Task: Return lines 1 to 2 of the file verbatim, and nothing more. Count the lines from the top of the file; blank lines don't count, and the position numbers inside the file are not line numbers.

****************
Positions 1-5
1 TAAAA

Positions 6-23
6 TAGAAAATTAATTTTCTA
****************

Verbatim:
Positions 1-5
1 TAAAA